The Nabataean tribes first encroached upon Jordan and the surrounding area sometime in the 6th century BC. Thought of originally as nomadic people they settled in the area, existing as an autonomous kingdom until the 2nd century AD, when they were finally defeated by the Romans. Nabataean pottery can roughly be grouped into two large categories; fine ware and course ware. These two groups were then split into subcategories, including the fine ware bowls with painted decoration that exemplify the style. Fine ware Nabataean pottery, made exclusively in and around Petra, is categorised by its very thin walls (known as egg-shell pottery), its deep red colouring and painted floral patterns. Course ware remained thicker in its measurements and undecorated.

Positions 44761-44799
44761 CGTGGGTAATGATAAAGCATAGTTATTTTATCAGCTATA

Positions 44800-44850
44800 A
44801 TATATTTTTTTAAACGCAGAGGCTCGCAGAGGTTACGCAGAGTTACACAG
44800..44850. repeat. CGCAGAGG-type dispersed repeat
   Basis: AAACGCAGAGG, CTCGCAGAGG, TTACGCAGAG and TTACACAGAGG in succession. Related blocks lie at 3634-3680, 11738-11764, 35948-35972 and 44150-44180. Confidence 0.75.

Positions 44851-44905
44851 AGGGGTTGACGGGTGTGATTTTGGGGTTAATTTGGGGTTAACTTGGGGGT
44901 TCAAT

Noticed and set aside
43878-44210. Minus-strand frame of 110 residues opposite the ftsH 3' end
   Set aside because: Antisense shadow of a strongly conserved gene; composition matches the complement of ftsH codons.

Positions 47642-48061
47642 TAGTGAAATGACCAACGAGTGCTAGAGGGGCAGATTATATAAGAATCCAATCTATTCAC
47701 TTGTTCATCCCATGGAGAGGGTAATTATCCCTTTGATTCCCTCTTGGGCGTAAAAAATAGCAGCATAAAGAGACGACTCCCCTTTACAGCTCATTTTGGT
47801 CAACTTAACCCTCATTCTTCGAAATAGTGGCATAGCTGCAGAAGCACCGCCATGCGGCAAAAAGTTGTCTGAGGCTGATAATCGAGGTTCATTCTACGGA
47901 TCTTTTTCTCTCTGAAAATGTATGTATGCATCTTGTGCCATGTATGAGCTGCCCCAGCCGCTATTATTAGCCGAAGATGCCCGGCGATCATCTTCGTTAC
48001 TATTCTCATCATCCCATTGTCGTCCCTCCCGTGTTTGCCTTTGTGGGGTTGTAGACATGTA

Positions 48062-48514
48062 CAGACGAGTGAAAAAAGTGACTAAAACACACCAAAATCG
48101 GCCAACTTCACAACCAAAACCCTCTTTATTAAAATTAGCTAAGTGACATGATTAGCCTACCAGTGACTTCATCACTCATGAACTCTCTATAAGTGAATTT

Nabataean Terracotta Basket
A fine Nabataean basket moulded from terracotta featuring a cylindrical body which slightly expands outwards towards the carinated shoulder and wide flaring mouth. A single handle has been applied to either side of the rim creating a large arch. Earthly encrustation is visible across the surface with a minor crack to the rim.
Provenance: From a family collection, London, pre 1988.
Condition: Fine condition, the handle has been repaired in two places with residue visible. Some flaking to the surface.